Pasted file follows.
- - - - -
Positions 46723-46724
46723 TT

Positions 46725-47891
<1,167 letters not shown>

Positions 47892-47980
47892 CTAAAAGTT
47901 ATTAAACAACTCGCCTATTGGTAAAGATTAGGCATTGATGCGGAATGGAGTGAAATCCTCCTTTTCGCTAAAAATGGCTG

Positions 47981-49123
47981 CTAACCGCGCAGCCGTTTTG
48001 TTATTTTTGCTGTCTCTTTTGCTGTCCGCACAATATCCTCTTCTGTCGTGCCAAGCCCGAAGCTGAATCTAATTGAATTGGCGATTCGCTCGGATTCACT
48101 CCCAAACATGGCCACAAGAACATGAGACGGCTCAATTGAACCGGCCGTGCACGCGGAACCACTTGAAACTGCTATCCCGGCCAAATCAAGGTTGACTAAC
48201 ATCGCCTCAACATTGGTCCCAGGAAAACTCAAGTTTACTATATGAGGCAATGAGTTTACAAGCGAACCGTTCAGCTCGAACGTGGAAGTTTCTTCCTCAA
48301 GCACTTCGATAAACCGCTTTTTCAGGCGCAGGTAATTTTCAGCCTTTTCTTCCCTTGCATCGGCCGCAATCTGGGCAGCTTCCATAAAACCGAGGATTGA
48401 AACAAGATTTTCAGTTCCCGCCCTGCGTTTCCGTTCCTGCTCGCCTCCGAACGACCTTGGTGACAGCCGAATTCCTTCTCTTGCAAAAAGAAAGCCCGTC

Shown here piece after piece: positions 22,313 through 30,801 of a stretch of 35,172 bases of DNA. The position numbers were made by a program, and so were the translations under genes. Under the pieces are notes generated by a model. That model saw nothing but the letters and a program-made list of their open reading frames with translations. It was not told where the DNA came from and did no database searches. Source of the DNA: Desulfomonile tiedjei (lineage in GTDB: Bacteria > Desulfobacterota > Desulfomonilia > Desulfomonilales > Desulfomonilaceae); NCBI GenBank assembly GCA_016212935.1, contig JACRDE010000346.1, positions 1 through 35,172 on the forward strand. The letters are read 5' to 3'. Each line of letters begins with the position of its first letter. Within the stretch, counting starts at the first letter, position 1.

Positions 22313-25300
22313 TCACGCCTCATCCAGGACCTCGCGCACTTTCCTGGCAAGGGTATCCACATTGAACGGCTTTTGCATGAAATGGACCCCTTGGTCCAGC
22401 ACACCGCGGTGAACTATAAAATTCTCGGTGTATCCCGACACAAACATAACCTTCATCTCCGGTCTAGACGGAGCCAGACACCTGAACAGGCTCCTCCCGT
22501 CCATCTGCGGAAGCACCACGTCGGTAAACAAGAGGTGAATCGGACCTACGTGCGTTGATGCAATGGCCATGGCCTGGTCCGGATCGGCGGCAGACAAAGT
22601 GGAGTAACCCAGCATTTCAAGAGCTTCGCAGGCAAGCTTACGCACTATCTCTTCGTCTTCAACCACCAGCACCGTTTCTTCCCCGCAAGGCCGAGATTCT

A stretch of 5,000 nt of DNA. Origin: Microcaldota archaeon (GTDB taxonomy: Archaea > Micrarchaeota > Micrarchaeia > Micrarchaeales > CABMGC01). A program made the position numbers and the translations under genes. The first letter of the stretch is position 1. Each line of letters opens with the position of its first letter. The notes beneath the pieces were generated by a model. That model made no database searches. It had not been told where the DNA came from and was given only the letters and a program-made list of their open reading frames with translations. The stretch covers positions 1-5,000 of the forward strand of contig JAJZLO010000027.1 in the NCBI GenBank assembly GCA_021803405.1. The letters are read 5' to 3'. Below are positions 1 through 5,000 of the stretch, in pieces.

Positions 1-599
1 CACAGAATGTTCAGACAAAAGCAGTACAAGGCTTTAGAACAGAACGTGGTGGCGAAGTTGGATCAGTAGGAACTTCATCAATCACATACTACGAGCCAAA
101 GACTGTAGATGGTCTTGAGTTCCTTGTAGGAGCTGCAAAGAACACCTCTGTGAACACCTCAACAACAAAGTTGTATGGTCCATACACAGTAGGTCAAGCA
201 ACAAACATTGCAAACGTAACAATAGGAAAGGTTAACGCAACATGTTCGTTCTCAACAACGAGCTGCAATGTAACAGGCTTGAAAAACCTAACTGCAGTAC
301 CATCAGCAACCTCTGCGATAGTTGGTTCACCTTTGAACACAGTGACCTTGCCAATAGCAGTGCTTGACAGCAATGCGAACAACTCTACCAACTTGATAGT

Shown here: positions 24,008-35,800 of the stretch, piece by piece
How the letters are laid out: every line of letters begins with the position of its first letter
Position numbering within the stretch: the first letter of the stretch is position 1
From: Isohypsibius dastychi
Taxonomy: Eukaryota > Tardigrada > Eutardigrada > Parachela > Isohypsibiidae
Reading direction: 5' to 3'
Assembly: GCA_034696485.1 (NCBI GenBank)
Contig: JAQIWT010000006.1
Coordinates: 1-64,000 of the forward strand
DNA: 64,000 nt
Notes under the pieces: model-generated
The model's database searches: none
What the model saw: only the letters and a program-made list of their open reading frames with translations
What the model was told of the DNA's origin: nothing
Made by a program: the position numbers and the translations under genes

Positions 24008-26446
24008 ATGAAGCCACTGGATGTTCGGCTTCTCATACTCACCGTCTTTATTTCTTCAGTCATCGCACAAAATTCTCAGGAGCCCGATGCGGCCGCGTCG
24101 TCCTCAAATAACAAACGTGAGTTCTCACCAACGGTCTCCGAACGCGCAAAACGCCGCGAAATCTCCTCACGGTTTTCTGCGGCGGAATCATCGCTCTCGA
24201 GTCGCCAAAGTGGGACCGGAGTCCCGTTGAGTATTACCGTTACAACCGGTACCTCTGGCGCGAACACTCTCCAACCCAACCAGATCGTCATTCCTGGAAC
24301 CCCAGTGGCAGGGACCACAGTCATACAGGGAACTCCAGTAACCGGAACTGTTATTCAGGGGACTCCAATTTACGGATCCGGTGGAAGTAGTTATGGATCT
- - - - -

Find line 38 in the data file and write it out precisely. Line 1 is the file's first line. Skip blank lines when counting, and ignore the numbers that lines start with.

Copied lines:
The model's database searches: none